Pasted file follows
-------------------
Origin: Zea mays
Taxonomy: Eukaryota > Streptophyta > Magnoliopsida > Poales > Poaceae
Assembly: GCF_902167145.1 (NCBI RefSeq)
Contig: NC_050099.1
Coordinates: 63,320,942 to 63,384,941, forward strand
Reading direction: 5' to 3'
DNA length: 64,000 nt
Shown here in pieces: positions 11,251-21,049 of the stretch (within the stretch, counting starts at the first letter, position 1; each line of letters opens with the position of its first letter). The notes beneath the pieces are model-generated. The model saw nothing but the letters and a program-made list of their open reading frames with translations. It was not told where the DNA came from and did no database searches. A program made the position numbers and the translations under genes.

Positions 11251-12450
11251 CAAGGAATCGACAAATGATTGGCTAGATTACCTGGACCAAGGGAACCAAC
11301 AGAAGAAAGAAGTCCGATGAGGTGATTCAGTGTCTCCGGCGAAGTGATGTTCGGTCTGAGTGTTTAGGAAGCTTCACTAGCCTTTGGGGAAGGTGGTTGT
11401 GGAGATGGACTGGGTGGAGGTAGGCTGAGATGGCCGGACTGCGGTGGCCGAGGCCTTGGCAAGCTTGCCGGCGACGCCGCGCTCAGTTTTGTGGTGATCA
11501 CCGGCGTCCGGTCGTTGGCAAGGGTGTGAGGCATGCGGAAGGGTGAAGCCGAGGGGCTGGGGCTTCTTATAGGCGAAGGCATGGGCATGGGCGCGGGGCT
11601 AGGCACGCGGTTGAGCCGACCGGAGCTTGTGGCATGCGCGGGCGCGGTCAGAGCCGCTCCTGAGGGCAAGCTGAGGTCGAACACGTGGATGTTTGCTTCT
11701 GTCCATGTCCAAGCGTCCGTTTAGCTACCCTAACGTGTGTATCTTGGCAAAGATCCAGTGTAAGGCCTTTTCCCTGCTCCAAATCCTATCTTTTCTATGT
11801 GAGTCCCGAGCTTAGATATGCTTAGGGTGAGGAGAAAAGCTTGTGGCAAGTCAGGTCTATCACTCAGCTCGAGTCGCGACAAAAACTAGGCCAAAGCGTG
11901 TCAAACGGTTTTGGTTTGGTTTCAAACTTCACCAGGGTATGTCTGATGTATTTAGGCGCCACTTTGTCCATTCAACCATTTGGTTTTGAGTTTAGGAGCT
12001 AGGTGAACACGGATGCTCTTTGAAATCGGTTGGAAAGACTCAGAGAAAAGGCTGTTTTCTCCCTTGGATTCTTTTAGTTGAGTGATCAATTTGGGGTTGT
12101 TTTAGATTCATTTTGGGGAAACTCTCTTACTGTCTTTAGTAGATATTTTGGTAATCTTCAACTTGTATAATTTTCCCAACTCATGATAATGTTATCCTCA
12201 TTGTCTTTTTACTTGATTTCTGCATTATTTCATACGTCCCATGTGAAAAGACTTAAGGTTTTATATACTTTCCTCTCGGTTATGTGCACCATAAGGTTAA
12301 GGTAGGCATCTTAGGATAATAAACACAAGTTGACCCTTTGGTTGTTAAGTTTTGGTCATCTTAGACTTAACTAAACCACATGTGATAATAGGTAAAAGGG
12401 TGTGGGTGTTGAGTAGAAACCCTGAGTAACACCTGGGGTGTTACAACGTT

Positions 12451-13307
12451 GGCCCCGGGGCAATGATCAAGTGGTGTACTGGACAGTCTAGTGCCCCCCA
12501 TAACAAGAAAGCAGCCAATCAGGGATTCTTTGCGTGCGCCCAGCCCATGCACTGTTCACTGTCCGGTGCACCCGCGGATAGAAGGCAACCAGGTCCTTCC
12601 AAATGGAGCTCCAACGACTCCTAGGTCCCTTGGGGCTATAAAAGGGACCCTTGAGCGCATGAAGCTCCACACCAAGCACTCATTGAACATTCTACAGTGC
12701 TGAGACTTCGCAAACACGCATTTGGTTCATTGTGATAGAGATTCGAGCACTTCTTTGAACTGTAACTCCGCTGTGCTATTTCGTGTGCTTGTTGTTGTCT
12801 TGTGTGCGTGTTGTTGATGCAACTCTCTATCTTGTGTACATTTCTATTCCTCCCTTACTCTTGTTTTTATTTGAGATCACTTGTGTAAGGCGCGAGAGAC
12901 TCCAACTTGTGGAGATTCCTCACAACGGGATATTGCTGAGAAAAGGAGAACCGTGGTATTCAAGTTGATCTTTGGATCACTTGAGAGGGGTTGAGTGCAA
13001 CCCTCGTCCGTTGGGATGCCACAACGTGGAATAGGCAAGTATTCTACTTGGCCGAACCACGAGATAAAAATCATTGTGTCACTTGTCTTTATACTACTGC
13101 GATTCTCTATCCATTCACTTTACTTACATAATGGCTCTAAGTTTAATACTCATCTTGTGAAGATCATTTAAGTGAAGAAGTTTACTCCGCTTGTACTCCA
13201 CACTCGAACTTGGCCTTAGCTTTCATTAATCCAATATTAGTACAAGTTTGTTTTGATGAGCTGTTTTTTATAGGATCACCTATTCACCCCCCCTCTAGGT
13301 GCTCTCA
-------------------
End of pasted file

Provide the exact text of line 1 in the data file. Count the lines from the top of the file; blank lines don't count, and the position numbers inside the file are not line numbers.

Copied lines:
Origin: Zea mays